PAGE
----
How Broad Is a Handbreadth? Archaeologists May Have Found an Answer

One of the main practices of the holiday of Sukkot, which begins at sundown tonight, is dwelling in a sukkah, or booth. Naturally, rabbinic tradition sets forth numerous prescriptions for how a sukkah must be constructed, including minimum and maximum dimensions, for which the unit is a tefaḥ, or handbreadth. In the past century, various rabbinic authorities have argued for conversions from this and other biblical and talmudic measurements into modern units. Some ancient jars may settle this question once and for all:

[T]hree Israeli archaeologists . . . found an astonishing common denominator among storage jars in Israel over a period of 350 years—the inner-rim diameter of the jar’s neck was almost identical. The distribution of this diameter is consistent with measurements of the palm of a male hand and, according to the three, this match is not coincidental. It appears to reflect the use of the original metrics for the biblical measurement of the tefaḥ, a unit of measurement that was used primarily by ancient Israelites and appears frequently in the Bible and is the basis for many Jewish laws.

The team did three-dimensional scans of 307 Iron Age jars found in Khirbet Qeiyafa from the time of the Judaean kingdom in the early 10 century BCE, “hippo” jars found in northern Israel from . . . the 9th century BCE, and royal Judean storage jars from the 8th and 7th centuries BCE.

The researchers observed large variations between the jars-even those from the same time period and geographic region. Only one measurement remained constant—the averaged inner-rim diameter which always measured, with a standard deviation, between 8.85 and 8.97 centimeters [about 3.5 inches]. The distribution of this diameter is statistically identical to the handbreadth of modern man.

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Read more at Israel Today

More about: Ancient Israel, Archaeology, Halakhah, Hebrew Bible, Sukkot

 

Why the Recent Uptick of Israeli Activity in Syria?

Sept. 23 2022

On September 16 and 17, the IDF carried out airstrikes in the vicinity of Damascus, reportedly aimed at Iranian logistical centers there. These follow on an increase in the frequency of such attacks in recent weeks, which have included strikes on the Aleppo airport on August 31 and September 6. Jonathan Spyer comments:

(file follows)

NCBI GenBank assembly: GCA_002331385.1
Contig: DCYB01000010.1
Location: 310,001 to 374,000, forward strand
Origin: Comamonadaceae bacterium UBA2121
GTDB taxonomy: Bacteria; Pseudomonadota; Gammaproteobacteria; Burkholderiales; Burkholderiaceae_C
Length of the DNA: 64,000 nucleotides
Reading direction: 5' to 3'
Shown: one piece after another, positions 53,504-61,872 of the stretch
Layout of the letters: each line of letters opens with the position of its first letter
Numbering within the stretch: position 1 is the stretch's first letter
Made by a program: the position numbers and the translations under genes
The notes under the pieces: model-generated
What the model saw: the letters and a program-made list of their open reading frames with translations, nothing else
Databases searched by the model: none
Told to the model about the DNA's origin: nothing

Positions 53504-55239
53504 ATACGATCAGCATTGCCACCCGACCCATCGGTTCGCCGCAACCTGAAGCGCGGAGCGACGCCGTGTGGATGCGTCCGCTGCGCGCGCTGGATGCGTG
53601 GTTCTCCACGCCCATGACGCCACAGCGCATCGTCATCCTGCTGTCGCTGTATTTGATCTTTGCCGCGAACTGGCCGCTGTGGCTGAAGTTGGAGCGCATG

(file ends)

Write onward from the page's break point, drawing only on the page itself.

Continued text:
The specific targeting of the Aleppo airport is almost certainly related to recent indications that Iran is relying increasingly on its “air bridge” to Syria and Lebanon, because of Israel’s successful and systematic targeting of efforts to move weaponry and equipment by land [via Iraq]. But the increased tempo of activity is not solely related to the specific issue of greater use of air transport by Teheran. Rather, it is part of a broader picture of increasing regional tension. There are a number of factors that contribute to this emergent picture.

Firstly, Russia appears to be pulling back in Syria. . . . There are no prospects for a complete Russian withdrawal. The air base at Khmeimim and the naval facilities at Tartus and Latakia are hard strategic assets which will be maintained. The maintenance of Assad’s rule is also a clear objective for Moscow. But beyond this, the Russians are busy now with a flailing, faltering military campaign in Ukraine. Moscow lacks the capacity for two close strategic engagements at once.

Secondly, assuming that some last-minute twist does not occur, it now looks like a return to the [2015 nuclear deal] is not imminent. In the absence of any diplomatic process related to the Iranian nuclear program, and given Israeli determination to roll back Iran’s regional ambitions, confrontation becomes more likely.

Lastly, it is important to note that the uptick in Israeli activity is clearly not related to Syria alone. Rather, it is part of a more general broadening and deepening by Israel in recent months of its assertive posture toward the full gamut of Iranian activity in the region. . . . The increasing scope and boldness of Israeli air activity in Syria reflects this changing of the season.

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Read more at Jonathan Spyer

More about: Iran, Israeli Security, Syria, War in Ukraine